Comment On Andy Revkin’s August 3 2009 article “Nobel Halo Fades Fast for Climate Change Panel”

There was an interesting article on August 3 2009 by Andy Revkin [thanks to Benny Peiser for alerting us to this] titled  “Nobel Halo Fades Fast for Climate Change Panel”.  This article includes the following text:

 “…… scientists who question the likelihood of a calamitous disruption of the Earth’s climate accuse the panel of cherry-picking studies and playing down levels of uncertainty about the severity of global warming.

‘It just feels like the I.P.C.C. has gone from being a broker of science to a gatekeeper,’ said John R. Christy, a climate scientist at the University of Alabama, Huntsville, and a former panel author.

In an interview, Rajendra K. Pachauri, chairman of the I.P.C.C., rejected the charge of bias, noting layers of transparent peer review. “

John Christy is completely correct on his view of the IPCC as a gatekeeper. The IPCC WG1 report is a biased advocacy document.  I have documented the gatekeeper format of  the WG1 2007 IPCC report in my Appendix in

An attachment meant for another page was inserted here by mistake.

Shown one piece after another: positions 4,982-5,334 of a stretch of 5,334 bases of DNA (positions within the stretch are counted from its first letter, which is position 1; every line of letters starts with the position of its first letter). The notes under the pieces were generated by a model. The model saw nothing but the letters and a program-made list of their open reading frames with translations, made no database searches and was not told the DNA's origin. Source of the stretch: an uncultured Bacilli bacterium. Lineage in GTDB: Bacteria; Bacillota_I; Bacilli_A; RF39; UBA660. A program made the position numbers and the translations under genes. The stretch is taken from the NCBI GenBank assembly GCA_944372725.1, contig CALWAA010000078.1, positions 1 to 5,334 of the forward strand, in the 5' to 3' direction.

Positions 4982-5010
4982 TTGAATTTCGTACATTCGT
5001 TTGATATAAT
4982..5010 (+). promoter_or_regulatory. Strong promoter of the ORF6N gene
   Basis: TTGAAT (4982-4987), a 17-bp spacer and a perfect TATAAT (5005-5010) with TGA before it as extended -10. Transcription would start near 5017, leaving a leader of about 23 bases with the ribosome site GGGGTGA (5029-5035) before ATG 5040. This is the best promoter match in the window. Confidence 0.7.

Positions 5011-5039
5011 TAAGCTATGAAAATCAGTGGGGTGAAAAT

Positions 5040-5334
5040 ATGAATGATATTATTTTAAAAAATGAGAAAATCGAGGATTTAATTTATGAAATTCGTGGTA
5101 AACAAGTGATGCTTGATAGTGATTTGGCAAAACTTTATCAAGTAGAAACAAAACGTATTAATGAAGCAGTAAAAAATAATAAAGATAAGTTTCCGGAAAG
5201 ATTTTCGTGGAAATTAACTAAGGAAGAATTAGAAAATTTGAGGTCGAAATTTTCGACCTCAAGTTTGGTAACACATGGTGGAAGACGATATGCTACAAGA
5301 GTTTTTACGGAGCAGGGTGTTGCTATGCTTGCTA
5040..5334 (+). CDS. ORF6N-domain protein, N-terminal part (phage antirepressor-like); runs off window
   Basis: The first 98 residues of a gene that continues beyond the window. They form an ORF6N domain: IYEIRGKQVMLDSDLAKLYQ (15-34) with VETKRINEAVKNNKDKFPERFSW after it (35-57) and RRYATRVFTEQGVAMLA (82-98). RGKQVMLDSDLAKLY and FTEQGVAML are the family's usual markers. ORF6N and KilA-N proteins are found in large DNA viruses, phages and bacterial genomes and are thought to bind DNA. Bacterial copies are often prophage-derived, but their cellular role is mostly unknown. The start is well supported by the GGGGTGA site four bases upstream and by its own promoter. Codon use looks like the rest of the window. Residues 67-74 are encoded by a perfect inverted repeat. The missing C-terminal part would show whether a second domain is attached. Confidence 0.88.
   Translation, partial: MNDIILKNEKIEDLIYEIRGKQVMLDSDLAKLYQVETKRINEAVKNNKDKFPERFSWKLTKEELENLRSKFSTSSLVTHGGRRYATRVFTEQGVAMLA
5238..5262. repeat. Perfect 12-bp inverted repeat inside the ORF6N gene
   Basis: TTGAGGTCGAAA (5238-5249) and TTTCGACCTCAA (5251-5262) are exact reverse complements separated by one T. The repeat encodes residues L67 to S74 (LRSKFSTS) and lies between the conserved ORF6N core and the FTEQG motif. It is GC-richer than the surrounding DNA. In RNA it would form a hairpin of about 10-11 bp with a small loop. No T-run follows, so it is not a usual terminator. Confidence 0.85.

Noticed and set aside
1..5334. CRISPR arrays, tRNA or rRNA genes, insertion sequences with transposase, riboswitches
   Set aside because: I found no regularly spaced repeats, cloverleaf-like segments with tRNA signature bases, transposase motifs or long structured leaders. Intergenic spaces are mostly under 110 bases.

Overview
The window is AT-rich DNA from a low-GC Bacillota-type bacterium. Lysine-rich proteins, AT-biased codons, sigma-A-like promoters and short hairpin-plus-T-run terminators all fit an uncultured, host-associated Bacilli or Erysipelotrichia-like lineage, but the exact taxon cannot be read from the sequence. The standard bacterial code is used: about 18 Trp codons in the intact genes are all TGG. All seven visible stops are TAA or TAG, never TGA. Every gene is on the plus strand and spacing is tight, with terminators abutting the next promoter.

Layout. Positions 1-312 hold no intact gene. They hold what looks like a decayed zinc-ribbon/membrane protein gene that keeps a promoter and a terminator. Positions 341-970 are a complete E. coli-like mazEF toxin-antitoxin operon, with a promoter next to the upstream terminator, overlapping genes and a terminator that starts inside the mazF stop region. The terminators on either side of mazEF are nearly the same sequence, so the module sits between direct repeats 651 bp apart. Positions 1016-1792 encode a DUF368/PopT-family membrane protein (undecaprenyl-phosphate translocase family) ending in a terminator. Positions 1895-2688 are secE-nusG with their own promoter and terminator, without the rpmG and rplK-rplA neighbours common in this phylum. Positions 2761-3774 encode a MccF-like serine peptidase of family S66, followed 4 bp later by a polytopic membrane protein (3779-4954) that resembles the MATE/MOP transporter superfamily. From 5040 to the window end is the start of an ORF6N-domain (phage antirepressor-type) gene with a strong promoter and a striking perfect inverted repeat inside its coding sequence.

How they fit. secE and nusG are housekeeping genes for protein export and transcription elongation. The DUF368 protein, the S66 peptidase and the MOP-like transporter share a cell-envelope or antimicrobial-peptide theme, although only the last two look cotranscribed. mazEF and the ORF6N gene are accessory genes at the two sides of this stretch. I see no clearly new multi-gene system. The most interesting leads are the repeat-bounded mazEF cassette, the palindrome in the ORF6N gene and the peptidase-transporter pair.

Pielke Sr., Roger A., 2008: A Broader View of the Role of Humans in the Climate System is Required In the Assessment of Costs and Benefits of Effective Climate Policy. Written Testimony for the Subcommittee on Energy and Air Quality of the Committee on Energy and Commerce Hearing “Climate Change: Costs of Inaction” – Honorable Rick Boucher, Chairman. June 26, 2008, Washington, DC., 52 pp.

There was a useful proposal in the Revkin news article that should be pursued. In the article, it states

“……..Dr. Nicholls, a climate scientist at Monash University in Victoria, Australia [proposed] that the group [in his proposal this would be the IPCC scientists] write more focused, expeditious reports on issues relevant to setting policy. Dr. Nicholls suggested that the panel could eventually shift to reviewing the flow of research on more basic questions through a constantly updated Wikipedia-style system.”

This is an good idea, but the ability to update a Wikipedia-style system must be available to all climate scientists,  not just a cherrypicked subset of this community.

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